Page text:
9 Common misconceptions about an MBA

This is one input that I must add in my article as it clears many wrong perceptions regarding the hype created around the magic word MBA

1. Anyone can do an MBA

Perhaps anyone can complete one of the low quality MBA programs available. However, to attain an MBA from a respectable B- School will mean a lot of hard work and dedication.

2. All MBA Schools are equally good 
If you are looking to improve your career path, enhance your salary or develop yourself then only a few good MBA programs will be of any use. Top business schools are ranked highly in reputable MBA rankings

3. MBA Rankings are not that important
Attaining a top ranking on one of the influential MBA rankings is extremely essential to the reputation of an MBA program as this enhances the chances of good placements and career progression

4. An MBA guarantees a high salary
Attaining a good MBA makes achieving a high salary more probable however there are no guarantees. Just as career progression isn’t guaranteed by having an MBA so a high salary isn’t guaranteed either.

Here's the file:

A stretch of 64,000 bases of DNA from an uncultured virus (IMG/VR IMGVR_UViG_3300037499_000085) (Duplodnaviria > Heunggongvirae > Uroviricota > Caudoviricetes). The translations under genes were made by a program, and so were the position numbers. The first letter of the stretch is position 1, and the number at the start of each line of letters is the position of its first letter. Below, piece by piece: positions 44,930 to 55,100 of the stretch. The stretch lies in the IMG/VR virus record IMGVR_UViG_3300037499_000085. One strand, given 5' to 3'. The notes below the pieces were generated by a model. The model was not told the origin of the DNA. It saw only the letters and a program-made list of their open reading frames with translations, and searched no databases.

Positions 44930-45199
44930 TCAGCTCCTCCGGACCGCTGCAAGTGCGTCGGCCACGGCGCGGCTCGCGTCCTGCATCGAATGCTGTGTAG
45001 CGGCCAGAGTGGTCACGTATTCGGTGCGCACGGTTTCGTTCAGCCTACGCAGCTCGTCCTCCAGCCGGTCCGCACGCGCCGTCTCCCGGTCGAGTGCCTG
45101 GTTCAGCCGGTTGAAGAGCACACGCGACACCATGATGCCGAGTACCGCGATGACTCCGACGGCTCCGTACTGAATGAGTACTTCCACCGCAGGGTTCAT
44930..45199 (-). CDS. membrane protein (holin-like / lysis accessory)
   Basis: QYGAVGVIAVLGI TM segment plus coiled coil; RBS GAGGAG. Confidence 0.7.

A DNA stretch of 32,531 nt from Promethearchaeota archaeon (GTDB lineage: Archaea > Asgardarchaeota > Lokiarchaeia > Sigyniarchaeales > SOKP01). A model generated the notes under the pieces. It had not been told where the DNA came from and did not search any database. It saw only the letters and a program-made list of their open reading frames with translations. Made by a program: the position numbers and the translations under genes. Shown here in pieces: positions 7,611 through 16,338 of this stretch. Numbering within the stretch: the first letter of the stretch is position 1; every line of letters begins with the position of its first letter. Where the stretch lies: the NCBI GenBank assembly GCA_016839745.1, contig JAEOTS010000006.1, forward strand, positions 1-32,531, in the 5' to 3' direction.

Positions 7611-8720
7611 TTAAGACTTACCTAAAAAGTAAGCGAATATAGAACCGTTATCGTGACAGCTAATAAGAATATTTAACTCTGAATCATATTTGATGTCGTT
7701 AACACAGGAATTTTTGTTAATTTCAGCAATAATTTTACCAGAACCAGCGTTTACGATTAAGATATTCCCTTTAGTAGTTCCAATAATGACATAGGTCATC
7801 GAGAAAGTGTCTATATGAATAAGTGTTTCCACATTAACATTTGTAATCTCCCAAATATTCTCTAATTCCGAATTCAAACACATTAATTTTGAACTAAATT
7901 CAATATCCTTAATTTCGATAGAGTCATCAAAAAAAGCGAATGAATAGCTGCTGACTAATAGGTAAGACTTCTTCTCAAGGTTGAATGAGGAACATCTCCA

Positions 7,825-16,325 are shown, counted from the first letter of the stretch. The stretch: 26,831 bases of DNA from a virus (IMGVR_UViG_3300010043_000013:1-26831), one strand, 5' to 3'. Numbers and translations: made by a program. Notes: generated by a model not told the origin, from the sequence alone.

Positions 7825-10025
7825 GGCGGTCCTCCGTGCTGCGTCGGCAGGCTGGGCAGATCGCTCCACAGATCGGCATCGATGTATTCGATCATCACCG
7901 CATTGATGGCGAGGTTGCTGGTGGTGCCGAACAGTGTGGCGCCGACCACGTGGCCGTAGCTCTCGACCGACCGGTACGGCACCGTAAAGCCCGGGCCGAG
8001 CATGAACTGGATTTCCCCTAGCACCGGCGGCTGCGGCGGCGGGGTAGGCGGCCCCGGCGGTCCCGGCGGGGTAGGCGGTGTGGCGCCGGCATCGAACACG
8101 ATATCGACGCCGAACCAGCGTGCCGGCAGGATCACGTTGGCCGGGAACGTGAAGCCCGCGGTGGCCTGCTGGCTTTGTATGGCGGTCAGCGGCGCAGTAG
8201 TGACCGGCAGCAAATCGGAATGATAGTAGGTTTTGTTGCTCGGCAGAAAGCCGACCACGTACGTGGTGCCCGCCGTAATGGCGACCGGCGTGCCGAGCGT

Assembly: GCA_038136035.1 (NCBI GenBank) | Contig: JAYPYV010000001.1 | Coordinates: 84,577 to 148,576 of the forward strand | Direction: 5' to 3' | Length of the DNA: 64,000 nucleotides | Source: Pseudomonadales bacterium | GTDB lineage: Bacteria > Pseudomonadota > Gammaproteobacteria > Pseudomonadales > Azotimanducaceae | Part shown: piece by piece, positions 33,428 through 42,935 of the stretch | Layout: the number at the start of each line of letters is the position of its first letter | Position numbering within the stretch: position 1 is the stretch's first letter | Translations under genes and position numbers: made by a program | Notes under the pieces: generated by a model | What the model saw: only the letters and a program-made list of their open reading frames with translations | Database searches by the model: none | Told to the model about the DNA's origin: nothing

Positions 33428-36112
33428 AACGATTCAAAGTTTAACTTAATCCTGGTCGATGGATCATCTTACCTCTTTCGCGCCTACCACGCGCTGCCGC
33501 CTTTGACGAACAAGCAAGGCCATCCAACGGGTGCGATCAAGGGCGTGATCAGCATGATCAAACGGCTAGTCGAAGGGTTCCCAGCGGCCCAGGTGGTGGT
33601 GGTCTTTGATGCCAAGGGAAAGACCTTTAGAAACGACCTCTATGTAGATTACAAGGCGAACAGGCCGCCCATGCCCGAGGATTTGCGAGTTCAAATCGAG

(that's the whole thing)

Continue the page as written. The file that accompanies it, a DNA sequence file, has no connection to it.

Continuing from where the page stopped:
5. Distance/Correspondence MBA Courses are adequate
Not at all, as a great part of MBA programs is learning from others in your class and learning to work in high performance teams.

6. MBA Programs are expensive
Good MBA programs are costly to attend. However, an MBA should be treated as an investment rather than an expense.

7. Competent business people don’t need to do an MBA
Self development is necessary to better oneself and employers frown upon people who do not enhance their skills. An MBA program is one of the best ways to do so.

8. Experience isn’t necessary to attend an MBA Program
Having relevant experience, and being able to apply that experience to MBA studies, is essential in getting the most from MBA programs.

9. An MBA Program teaches everything needed to succeed in business

Wrong! Natural ability is indispensable and MBA programs don’t teach absolutely everything. If for example, you are a terrible communicator, then completing an MBA won’t necessarily make you any better at this essential competency.






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